There has been a lot of confusion about some recent notices to consumers from insurance companies that sell coverage in the individual insurance market, and I’d like to clear up the facts.
Today, more than three out of every four Americans get insurance from an employer, Medicare, Medicaid, or the Veterans Benefits Administration. Americans who purchase insurance on their own, however, generally buy coverage in the individual insurance market.
Before the Affordable Care Act, coverage in the individual market often was unaffordable, had high co-pays or deductibles, or lacked basic benefits like maternity care, mental health services, and prescription drug coverage. These plans also had high turnover rates, and often were not renewed at the end of a plan year. One study showed that more than half of enrollees in the individual market left their plan within a year.
The health care law is creating new protections for people in the individual market, as well as strengthening employer-based coverage. In the Health Insurance Marketplace, consumers will no longer be charged more because of gender or a pre-existing condition, recommended preventive services will be covered with no additional out of pocket cost, there will be caps on out of pocket costs, and plans will have to offer a basic package of 10 categories of essential health benefits.
Some insurance companies that sell products in the individual market are making changes to their plans. Plans that were in place before the Affordable Care Act passed, and that essentially have not changed – that is benefits have not been cut or additional costs imposed on consumers – are exempt or “grandfathered” out of these basic requirements that ensure quality coverage. Those grandfathered plans can stay the same.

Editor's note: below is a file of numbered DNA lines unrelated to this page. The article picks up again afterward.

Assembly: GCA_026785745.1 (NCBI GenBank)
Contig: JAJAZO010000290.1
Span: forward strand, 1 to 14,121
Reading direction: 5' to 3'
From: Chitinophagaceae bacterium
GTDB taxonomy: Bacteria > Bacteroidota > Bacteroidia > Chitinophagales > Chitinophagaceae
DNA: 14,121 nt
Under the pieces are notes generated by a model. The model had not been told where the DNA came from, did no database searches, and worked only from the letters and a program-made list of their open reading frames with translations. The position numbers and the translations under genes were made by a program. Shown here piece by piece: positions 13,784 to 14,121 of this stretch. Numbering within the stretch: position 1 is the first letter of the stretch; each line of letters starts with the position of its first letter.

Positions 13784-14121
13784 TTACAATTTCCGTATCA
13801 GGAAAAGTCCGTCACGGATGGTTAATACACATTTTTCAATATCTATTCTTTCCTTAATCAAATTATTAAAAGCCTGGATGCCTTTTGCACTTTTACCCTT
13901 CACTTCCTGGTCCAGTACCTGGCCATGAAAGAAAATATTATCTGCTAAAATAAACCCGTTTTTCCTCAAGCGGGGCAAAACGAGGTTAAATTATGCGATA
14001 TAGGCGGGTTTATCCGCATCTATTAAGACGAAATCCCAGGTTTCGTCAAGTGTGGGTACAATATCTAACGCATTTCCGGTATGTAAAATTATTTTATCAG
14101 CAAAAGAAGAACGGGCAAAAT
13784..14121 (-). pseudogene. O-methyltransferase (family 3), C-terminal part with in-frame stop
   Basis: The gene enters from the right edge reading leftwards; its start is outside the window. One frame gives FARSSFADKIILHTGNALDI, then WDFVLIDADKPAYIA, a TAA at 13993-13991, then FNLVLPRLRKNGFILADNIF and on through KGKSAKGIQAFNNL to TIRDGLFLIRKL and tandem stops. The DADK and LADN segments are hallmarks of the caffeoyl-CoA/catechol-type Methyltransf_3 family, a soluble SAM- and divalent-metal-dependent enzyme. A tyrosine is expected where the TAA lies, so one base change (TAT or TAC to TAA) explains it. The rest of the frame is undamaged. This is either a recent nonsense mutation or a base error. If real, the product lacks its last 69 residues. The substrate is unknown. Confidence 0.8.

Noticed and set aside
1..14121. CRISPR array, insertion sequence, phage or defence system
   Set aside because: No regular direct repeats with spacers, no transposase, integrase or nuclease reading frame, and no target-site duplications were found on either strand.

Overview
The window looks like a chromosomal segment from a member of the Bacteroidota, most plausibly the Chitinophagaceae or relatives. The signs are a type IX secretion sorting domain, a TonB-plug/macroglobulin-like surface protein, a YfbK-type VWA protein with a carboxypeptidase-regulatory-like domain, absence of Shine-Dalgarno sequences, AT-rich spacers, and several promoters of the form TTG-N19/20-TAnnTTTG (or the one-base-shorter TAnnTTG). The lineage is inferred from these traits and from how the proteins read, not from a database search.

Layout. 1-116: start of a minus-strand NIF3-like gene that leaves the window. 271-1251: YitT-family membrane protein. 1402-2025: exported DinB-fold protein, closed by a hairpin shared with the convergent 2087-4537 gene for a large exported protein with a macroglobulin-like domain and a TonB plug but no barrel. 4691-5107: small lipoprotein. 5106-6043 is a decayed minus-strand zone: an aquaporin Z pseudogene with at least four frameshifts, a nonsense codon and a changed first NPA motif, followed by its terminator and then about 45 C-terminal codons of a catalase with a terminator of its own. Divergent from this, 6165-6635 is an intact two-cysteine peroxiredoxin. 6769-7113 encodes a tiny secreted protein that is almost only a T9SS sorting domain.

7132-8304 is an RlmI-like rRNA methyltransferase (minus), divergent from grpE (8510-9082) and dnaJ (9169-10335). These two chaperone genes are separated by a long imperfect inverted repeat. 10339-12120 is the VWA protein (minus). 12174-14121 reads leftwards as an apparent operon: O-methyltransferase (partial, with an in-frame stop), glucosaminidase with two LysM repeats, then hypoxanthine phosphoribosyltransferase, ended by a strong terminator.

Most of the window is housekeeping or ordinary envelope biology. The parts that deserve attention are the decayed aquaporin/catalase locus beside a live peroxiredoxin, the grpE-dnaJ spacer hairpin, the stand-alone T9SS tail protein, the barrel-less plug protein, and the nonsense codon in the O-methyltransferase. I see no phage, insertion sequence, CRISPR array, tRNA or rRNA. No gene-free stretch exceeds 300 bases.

Nothing has changed this fact, and that coverage can continue into 2014, so long as both the insurance company and the consumer agree that it will continue.
Some of less than 5 percent of Americans who currently get insurance on the individual insurance market have recently received notices from their insurance companies suggesting their plans may no longer exist. These Americans have a choice – they can choose a plan being offered by their insurer, or they can shop for coverage in the Marketplace.
As insurers have made clear – they aren’t dropping consumers; they’re improving their coverage options, often offering plans that are more affordable.
Today, consumers have a choice of an average of 53 qualified health plans in the states where the federal government runs the Marketplace, including those in which it does so in partnership with states. Nearly all consumers live in states with average premiums below earlier estimates. Moreover, half of the people in the individual market today qualify for lower costs on monthly premiums when signing up for coverage through the Marketplace.
While the product is good, there is no denying the online experience on HealthCare.gov must be improved. We will not stop improving the site until every American that wants it has access to quality, affordable coverage.
Importantly, while the team is improving the site, we have opened up new pathways for consumers to apply for coverage through the Marketplace. There are four basic ways to apply for coverage. Sign up by Dec. 15 for coverage that starts Jan. 1, 2014. Enrollment stays open until March 31.
Kathleen Sebelius is the U.S. Secretary of Health and Human Services.